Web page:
Three Great Battles of Alexander the Great Dissertation

201. 117 Task 1

3. )Discuss three major challenges of Alexander the Great with reference to the options supplied and their larger and political and army context. To what factors would you attribute his success?


A military commander's success for the battlefield is usually not always only determined by his (or her) own splendour. Victory is often due to his opponent's circumstances, both in the military and strategic context, not to mention the political scenario, and even cultural factors. This is certainly the case in the case of the young California king Alexander III of Macedonia (better known as Alexander the Great). In the fourth century BC he crushed the Persian Empire in 3 decisive events, these staying the battles of the Granicus, the Naturels, and Gaugamela. He did this not only by his own guru, but was also assisted simply by his adversary, King Darius III, fantastic mistakes, as well as the state of the empire he ruled.

In evaluating the reasons for Alexander's achievement, one need to first evaluate the state of the opposing armies. Alexander was fortunate in that he inherited a very strong war machine from his father, Phillip II. And a lot more, Phillip was responsible for the combination of the phalanx with cavalry and lightweight infantry. This kind of innovation allowed the phalanx to be safeguarded the cavalry and soldires from flanking attacks, and making similar movements that belongs to them. 1 (A variation of this kind of a creation was used in at the Granicus, for example , in which a double phalanx was outfitted by cavalry, with light troops in front. ) Apart from this, the military services was perfectly organized (the command structure was even more decentralized than the Persian army), well versed in tactics (especially the sand iron formation applied so decisively at Gaugamela), and very well funded, due to Phillip's conquests of neighbouring Greek declares.


This was a marked contrast to the Local Army, an enormous conglomeration of nationalities, by no means welded into one well-organized device. Even the better troops, Ancient greek language mercenaries and Persian cavalry, found themselves under the control of relatively incompetent satraps (regional governors). 2 Lots of the native prices only gear were regular hunting weaponry. The Greek writer Xenophon was incredibly scathing from the Persian armed service machine, not forgetting the overall point out of the empire. 3 In his opinion, riddled with corruption, militarily weak, and over-extended, the empire was ripe for invasion.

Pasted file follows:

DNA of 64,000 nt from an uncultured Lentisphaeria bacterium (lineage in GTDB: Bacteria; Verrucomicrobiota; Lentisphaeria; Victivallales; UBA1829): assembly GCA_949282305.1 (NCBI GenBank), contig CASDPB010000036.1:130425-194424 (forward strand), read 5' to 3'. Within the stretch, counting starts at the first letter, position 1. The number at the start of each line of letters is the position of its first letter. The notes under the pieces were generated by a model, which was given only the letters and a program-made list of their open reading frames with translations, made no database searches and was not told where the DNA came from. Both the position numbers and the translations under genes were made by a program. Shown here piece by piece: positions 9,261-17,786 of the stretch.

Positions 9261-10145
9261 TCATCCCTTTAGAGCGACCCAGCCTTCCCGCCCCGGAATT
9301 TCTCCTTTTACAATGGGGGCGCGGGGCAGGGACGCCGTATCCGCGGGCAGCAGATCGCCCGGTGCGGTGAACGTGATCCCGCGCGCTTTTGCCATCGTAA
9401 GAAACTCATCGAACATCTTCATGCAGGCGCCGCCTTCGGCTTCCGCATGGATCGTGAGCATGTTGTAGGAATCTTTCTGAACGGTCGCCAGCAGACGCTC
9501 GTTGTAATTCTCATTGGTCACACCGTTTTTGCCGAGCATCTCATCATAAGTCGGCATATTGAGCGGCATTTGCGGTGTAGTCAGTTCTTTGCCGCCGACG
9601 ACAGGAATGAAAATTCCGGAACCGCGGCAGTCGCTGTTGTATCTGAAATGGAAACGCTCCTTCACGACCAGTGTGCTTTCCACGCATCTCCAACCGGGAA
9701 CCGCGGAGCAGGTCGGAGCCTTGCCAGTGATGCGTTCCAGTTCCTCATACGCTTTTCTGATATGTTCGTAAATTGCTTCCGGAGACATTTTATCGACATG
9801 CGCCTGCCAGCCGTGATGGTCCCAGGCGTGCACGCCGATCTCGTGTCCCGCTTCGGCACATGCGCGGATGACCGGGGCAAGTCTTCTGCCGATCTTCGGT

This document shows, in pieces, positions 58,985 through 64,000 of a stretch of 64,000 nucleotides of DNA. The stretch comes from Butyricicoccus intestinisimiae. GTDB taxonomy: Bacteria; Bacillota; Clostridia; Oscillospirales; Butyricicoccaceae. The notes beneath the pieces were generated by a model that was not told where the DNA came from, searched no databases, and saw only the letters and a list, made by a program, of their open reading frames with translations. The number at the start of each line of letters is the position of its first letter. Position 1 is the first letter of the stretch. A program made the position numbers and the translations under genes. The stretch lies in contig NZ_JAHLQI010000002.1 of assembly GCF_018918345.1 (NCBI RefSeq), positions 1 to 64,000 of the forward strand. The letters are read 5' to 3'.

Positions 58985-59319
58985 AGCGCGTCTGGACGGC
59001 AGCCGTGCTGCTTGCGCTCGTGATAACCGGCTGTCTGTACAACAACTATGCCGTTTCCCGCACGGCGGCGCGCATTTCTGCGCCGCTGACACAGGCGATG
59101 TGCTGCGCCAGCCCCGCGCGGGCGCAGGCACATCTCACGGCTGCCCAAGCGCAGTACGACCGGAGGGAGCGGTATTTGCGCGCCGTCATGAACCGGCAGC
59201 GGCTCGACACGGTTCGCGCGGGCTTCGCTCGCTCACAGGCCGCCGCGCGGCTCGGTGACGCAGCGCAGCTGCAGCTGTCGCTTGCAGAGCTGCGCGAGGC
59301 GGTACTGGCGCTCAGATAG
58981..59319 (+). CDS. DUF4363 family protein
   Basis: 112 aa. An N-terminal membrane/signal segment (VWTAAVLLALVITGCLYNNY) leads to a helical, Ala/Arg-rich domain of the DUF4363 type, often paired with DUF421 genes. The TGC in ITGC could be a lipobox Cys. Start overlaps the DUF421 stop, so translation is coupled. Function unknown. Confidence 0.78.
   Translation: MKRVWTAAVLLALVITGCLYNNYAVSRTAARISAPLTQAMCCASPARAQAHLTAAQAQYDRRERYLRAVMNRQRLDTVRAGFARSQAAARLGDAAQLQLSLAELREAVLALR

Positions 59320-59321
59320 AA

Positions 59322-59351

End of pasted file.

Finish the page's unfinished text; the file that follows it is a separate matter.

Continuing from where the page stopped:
One of the primary weaknesses in the Persian Empire, was that their power was not dependent on virtually any advanced armed service technique. Completely no historical equivalent of the atomic explosive device or overwhelming air electrical power. Persian armed service might relaxed on the chariot, a form of struggling with that possibly in Alexander's day was over a 1, 000 years old. The moment pitted against an enemy with revolutionary military means at his disposal (such as Alexander), the result was inevitable. four

This is demonstrated very convincingly in Gaugamela. If the two hundred scythed chariots incurred Alexander's lines (on floor that Darius had levelled in advance), the Macedonians simply opened their rates high and allowed them to move through, where troops in the back brought the drivers and horses straight down. Some historians present a much more gruesome picture of the a result of the chariot's scythes, although whatever the truth, they were most certainly not decisive. 5


What is even more remarkable is that what happened towards the chariots by Gaugamela took place nearly 85 years previously to another Persian army at Cunaxa. Obviously Darius would not take this into mind, which illustrates his deficit as a armed forces leader.

A key component of Alexander's elegance was his ability to foresee his opponent's strategy. six At the Granicus, he may see the Persians were not competent of meeting his troops because of their quantities, equipment and position. Consequently he used his outstanding mobility to draw the enemy down into the oceanbed where they will...

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1) Michael jordan M Sage, Warfare in Ancient Greece, London: Routledge Press, 1996, p. 189.

2) Jack port Cassin-Scott, The Greek and Persian Battles 500-323 N. C., London, uk: Osprey Submitting, 1977, p. 29.

3) J. Farrenheit. C. Bigger, The Generalship of Alexander the Great, Nyc: Da Capo Press, 60, p. seventy nine.

4) David Keegan, As well as Of Warfare, London: Random House, 93, p. 178.

5) Nick Sekunda & John Warry, Alexander the truly amazing: His Soldires and Campaigns 334-323 BC, London: Osprey Publishing, 1998, p. one hundred ten.

12) Quintus Curtius Rufus, The History of Alexander, Suffolk: Richard Clay-based (The Chaucer Press) Limited, 1984, p. 43.

15) Filson, Stormie, ‘Battle of Gaugamela: Cure of a Continent ', Armed service History, 5: 17 (October 2000), pp. 68.

17) Peter Green, Alexander of Macedon, 356-323 B. C.: A Traditional Biography, La: University of California Press, 1991, l. 231.